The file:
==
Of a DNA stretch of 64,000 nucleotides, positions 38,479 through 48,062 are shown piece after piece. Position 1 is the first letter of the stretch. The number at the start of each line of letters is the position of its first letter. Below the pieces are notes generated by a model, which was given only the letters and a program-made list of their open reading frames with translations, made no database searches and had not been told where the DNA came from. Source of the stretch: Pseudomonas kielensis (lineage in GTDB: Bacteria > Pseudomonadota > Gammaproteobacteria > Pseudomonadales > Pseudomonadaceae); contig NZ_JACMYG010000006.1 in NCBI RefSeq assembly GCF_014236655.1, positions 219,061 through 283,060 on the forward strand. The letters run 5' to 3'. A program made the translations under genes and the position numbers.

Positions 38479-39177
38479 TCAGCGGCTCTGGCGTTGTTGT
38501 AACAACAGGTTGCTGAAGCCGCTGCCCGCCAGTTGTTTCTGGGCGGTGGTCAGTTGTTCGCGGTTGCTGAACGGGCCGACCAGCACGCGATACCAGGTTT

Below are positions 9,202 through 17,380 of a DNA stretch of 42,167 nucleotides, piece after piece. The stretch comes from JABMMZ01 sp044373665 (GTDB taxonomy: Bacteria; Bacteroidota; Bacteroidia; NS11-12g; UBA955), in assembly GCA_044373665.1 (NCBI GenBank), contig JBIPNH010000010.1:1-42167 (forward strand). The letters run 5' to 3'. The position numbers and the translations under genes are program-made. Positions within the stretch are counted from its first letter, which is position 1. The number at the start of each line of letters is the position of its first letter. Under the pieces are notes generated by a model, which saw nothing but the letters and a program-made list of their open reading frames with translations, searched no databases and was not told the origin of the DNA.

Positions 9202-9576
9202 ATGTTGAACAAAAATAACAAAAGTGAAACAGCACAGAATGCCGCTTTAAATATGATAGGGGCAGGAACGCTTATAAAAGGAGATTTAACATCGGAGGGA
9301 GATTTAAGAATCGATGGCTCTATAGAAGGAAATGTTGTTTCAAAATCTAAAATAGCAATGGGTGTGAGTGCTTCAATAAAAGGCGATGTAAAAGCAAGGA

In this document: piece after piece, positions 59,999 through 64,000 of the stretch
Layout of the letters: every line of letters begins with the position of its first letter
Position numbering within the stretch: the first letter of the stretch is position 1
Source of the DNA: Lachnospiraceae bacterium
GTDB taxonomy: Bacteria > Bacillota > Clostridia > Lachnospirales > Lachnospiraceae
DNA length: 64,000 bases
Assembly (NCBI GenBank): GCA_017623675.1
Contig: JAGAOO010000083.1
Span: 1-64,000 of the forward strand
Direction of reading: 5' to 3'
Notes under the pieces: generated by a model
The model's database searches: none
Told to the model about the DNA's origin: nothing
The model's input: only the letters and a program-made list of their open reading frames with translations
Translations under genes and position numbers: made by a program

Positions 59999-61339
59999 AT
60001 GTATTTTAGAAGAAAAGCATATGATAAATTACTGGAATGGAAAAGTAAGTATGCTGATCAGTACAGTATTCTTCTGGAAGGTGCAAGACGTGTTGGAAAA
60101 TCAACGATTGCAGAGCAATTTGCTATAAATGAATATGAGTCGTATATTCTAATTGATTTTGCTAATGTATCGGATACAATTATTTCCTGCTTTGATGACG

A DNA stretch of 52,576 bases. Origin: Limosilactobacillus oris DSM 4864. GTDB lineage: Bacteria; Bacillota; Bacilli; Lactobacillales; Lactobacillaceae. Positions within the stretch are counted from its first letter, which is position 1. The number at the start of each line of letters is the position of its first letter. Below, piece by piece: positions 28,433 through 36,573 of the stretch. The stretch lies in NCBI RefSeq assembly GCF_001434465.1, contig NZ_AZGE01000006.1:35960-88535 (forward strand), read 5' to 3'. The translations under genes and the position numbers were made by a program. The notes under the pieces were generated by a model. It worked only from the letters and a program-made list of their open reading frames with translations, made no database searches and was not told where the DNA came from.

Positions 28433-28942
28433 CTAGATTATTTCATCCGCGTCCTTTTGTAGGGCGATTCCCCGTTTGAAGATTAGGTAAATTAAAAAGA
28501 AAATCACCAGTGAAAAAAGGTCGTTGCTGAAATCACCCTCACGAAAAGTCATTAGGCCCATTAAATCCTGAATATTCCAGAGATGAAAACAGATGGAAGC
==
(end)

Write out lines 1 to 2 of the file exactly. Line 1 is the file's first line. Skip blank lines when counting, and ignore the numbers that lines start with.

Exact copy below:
Of a DNA stretch of 64,000 nucleotides, positions 38,479 through 48,062 are shown piece after piece. Position 1 is the first letter of the stretch. The number at the start of each line of letters is the position of its first letter. Below the pieces are notes generated by a model, which was given only the letters and a program-made list of their open reading frames with translations, made no database searches and had not been told where the DNA came from. Source of the stretch: Pseudomonas kielensis (lineage in GTDB: Bacteria > Pseudomonadota > Gammaproteobacteria > Pseudomonadales > Pseudomonadaceae); contig NZ_JACMYG010000006.1 in NCBI RefSeq assembly GCF_014236655.1, positions 219,061 through 283,060 on the forward strand. The letters run 5' to 3'. A program made the translations under genes and the position numbers.

Positions 38479-39177